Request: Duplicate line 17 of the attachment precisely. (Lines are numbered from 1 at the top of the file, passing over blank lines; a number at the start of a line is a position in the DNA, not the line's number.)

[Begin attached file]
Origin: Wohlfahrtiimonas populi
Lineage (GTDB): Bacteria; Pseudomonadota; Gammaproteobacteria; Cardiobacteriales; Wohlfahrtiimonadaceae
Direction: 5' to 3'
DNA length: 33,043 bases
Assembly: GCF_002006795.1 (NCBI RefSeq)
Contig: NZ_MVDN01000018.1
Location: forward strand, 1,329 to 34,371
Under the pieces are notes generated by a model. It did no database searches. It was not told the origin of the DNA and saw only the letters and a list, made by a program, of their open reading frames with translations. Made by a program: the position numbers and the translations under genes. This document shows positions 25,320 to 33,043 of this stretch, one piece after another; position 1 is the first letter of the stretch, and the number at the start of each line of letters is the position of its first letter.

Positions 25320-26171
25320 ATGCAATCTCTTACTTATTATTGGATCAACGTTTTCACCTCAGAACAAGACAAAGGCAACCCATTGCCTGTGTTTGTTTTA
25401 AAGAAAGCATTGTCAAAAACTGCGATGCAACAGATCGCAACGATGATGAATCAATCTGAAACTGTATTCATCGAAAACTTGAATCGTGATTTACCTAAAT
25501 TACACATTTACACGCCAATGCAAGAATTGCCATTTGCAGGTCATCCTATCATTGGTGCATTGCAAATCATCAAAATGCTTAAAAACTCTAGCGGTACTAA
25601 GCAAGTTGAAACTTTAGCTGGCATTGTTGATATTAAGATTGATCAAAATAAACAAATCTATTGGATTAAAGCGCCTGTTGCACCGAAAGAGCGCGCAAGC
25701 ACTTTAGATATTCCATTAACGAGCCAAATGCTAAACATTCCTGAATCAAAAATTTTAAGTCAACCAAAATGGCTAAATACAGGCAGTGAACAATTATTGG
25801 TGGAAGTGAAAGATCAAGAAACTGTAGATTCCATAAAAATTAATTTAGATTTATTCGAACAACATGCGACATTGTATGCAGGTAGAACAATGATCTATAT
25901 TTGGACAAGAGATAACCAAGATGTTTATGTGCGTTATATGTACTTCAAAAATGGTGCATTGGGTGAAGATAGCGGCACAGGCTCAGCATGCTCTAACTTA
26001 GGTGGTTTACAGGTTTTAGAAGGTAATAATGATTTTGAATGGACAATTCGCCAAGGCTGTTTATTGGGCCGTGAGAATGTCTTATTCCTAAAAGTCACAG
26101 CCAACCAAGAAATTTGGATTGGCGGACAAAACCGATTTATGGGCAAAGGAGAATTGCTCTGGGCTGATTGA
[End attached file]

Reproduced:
26001 GGTGGTTTACAGGTTTTAGAAGGTAATAATGATTTTGAATGGACAATTCGCCAAGGCTGTTTATTGGGCCGTGAGAATGTCTTATTCCTAAAAGTCACAG